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EVENTDATA (Transact-SQL)

Updated: 12 December 2006

Returns information about server or database events. EVENTDATA is called when an event notification fires, and the results are returned to the specified service broker. EVENTDATA can also be used inside the body of a DDL or logon trigger.

Topic link icon Transact-SQL Syntax Conventions


EVENTDATA( )

EVENTDATA returns data only when referenced directly inside of a DDL or logon trigger. EVENTDATA returns null if it is called by other routines, even if those routines are called by a trigger.

Data returned by EVENTDATA is not valid after a transaction that called EVENTDATA, either implicitly or explicitly, commits or is rolled back.

ms173781.Caution(en-US,SQL.90).gifCaution:
EVENTDATA returns XML data. This data is sent to the client as Unicode that uses 2 bytes for each character. The following Unicode code points can be represented in the XML that is returned by EVENTDATA:

0x0009

0x000A

0x000D

>= 0x0020 && <= 0xD7FF

>= 0xE000 && <= 0xFFFD

Some characters that can appear in Transact-SQL identifiers and data are not expressible or permissible in XML. Characters or data that have code points not shown in the previous list are mapped to a question mark (?).

Schemas Returned

EVENTDATA returns a value of type xml. The schema returned for each event is comprised of elements nested inside an <EVENT_INSTANCE> element. To obtain the schema returned for an event, use Index or Search to locate the topic for the event in SQL Server Books Online. The property names listed for the event correspond to elements returned in the schema, with the following exceptions:

  • EVENTDATA returns a <ServerName> element, instead of <SQLInstance> and <ComputerName>.
  • EVENTDATA returns an additional <EventType> element.

For example, the ALTER_TABLE event returns the following schema:

<EVENT_INSTANCE>
    <EventType>type</EventType>
    <PostTime>date-time</PostTime>
    <SPID>spid</SPID>
    <ServerName>name</ServerName>
    <LoginName>name</LoginName>
    <UserName>name</UserName>
    <DatabaseName>name</DatabaseName>
    <SchemaName>name</SchemaName>
    <ObjectName>name</ObjectName>
    <ObjectType>type</ObjectType>
    <TSQLCommand>command</TSQLCommand>
</EVENT_INSTANCE>

A. Querying event data in a DDL trigger

The following example creates a DDL trigger to prevent new tables from being created in the database. The Transact-SQL statement that fires the trigger is captured by using XQuery against the XML data that is generated by EVENTDATA. For more information, see XQuery Against the xml Data Type.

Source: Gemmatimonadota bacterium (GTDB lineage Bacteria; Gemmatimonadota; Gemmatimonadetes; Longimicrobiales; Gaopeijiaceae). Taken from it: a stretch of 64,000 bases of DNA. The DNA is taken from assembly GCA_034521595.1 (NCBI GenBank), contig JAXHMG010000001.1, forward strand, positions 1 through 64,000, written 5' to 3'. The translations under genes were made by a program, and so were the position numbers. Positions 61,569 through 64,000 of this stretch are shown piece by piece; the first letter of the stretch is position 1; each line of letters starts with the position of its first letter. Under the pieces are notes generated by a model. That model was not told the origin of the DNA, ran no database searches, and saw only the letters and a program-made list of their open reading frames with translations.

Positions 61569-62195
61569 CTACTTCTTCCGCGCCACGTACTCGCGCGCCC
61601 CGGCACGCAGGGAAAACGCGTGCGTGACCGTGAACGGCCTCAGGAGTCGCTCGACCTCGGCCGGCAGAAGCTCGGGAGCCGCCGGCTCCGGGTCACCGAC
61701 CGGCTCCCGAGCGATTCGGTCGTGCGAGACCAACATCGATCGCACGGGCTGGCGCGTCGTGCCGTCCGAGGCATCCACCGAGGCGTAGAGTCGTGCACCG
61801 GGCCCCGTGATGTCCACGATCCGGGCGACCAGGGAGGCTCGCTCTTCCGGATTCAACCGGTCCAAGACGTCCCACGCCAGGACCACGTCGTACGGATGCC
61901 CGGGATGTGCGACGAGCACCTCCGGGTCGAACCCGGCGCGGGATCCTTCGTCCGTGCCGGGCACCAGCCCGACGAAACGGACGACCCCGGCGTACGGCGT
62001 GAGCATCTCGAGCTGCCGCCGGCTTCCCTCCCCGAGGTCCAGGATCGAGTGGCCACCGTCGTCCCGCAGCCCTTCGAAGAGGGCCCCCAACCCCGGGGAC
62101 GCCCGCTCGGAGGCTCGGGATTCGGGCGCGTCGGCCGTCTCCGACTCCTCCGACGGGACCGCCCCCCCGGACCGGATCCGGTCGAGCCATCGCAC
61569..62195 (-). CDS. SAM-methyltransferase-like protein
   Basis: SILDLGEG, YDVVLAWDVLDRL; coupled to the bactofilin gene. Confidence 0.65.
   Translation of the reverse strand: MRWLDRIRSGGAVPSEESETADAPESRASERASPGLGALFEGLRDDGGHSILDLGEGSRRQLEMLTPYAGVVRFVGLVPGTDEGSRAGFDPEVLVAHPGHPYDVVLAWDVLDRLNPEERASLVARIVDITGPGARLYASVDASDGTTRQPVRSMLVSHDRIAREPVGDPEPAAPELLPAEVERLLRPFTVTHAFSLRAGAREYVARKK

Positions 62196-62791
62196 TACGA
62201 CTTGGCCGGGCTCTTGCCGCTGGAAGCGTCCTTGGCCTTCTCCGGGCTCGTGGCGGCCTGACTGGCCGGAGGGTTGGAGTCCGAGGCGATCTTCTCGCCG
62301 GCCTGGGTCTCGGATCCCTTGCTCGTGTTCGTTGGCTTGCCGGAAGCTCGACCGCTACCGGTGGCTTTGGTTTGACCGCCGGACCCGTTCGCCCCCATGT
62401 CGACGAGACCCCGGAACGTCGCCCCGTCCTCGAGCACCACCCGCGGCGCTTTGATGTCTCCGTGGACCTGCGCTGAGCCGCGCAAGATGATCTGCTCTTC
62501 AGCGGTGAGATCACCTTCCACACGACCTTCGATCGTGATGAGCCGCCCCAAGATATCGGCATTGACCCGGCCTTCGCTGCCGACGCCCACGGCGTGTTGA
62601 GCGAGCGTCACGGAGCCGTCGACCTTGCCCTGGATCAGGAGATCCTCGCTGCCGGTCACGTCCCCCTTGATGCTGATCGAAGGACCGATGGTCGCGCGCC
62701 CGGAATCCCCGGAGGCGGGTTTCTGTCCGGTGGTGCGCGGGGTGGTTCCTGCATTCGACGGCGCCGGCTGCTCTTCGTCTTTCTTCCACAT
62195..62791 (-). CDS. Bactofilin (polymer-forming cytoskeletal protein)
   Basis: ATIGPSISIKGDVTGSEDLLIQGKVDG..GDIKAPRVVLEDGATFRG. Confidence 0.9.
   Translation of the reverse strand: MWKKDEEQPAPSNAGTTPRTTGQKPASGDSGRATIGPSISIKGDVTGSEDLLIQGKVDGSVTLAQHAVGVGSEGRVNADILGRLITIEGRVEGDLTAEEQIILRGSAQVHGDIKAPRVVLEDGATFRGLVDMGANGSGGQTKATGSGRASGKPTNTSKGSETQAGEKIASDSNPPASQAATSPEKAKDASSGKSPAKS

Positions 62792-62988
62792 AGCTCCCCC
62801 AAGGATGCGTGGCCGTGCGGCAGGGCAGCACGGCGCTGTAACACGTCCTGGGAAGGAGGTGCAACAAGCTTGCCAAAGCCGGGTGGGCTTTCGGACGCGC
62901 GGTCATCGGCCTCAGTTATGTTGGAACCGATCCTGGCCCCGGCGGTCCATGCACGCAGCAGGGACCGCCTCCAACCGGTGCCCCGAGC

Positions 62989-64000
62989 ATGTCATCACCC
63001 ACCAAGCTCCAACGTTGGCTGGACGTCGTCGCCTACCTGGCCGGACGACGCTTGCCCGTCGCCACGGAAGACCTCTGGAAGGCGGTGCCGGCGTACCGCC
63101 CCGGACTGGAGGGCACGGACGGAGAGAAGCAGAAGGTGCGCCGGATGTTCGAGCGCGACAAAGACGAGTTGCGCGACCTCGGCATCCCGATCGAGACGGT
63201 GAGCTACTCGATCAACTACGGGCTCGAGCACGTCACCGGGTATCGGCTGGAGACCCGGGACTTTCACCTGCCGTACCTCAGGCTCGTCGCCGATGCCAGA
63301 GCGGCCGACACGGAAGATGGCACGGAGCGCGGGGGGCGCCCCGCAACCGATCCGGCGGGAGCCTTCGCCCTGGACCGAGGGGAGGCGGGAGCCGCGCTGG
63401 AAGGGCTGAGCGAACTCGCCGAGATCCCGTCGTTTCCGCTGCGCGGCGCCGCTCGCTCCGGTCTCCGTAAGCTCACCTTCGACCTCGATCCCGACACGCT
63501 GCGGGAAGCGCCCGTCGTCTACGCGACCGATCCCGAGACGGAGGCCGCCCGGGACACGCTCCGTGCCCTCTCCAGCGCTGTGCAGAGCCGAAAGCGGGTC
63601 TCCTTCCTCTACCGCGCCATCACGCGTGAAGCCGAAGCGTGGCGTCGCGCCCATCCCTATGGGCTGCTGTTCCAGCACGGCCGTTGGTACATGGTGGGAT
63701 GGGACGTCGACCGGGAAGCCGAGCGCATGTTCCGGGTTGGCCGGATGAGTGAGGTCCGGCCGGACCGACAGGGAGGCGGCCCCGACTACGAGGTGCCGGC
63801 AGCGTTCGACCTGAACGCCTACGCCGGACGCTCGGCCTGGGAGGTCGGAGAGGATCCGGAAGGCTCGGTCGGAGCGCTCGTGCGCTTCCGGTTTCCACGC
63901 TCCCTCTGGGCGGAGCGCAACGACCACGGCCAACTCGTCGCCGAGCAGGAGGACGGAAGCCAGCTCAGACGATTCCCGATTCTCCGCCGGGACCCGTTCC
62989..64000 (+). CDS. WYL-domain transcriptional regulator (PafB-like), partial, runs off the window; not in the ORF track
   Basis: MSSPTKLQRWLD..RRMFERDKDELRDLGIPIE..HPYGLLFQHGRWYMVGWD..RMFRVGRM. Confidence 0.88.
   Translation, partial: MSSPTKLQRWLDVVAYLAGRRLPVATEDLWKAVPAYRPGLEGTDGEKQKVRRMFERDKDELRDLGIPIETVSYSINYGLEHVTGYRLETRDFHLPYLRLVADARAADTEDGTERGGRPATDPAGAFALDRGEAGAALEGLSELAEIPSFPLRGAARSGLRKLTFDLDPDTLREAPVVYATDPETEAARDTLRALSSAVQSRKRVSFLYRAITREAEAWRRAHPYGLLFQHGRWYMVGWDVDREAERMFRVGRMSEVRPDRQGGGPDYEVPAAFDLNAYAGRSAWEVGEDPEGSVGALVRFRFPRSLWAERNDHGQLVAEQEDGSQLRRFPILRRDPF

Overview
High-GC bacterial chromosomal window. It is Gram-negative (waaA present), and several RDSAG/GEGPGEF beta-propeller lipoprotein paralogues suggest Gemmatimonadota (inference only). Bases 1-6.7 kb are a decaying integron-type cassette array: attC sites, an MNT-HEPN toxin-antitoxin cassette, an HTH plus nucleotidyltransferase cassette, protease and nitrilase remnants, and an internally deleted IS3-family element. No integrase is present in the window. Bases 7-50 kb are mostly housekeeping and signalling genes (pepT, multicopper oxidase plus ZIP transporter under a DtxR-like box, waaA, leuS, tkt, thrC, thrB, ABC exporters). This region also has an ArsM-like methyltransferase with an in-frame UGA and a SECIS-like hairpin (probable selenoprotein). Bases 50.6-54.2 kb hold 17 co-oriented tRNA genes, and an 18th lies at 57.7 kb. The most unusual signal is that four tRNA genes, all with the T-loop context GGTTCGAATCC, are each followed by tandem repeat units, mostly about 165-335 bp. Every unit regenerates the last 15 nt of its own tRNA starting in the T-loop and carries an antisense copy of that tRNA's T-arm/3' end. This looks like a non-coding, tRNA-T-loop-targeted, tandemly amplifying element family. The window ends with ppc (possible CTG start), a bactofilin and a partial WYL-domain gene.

ms173781.note(en-US,SQL.90).gifNote:
When you query the <TSQLCommand> element by using Results to Grid in SQL Server Management Studio, line breaks in the command text do not appear. Use Results to Text instead.

USE AdventureWorks;
GO
CREATE TRIGGER safety 
ON DATABASE 
FOR CREATE_TABLE 
AS 
    PRINT 'CREATE TABLE Issued.'
    SELECT EVENTDATA().value
        ('(/EVENT_INSTANCE/TSQLCommand/CommandText)[1]','nvarchar(max)')
   RAISERROR ('New tables cannot be created in this database.', 16, 1) 
   ROLLBACK
;
GO
--Test the trigger.
CREATE TABLE NewTable (Column1 int);
GO
--Drop the trigger.
DROP TRIGGER safety
ON DATABASE
GO
ms173781.note(en-US,SQL.90).gifNote:
When you want to return event data, we recommend that you use the XQuery value() method instead of the query() method. The query() method returns XML and ampersand-escaped carriage return and line feed (CR/LF) instances in the output, while the value() method renders CR/LF instances invisible in the output.

B. Creating a log table with event data in a DDL trigger

The following example creates a table to store information about all database level events, and populates the table with a DDL trigger. The event type and Transact-SQL statement are captured by using XQuery against the XML data generated by EVENTDATA.

USE AdventureWorks;
GO
CREATE TABLE ddl_log (PostTime datetime, DB_User nvarchar(100), Event nvarchar(100), TSQL nvarchar(2000));
GO
CREATE TRIGGER log 
ON DATABASE 
FOR DDL_DATABASE_LEVEL_EVENTS 
AS
DECLARE @data XML
SET @data = EVENTDATA()
INSERT ddl_log 
   (PostTime, DB_User, Event, TSQL) 
   VALUES 
   (GETDATE(), 
   CONVERT(nvarchar(100), CURRENT_USER), 
   @data.value('(/EVENT_INSTANCE/EventType)[1]', 'nvarchar(100)'), 
   @data.value('(/EVENT_INSTANCE/TSQLCommand)[1]', 'nvarchar(2000)') ) ;
GO
--Test the trigger.
CREATE TABLE TestTable (a int)
DROP TABLE TestTable ;
GO
SELECT * FROM ddl_log ;
GO
--Drop the trigger.
DROP TRIGGER log
ON DATABASE
GO
--Drop table ddl_log.
DROP TABLE ddl_log
GO

Release History

12 December 2006

New content:
  • Added that EVENTDATA can also be used inside the body of a logon trigger. Logon triggers are introduced in SQL Server Service Pack 2.
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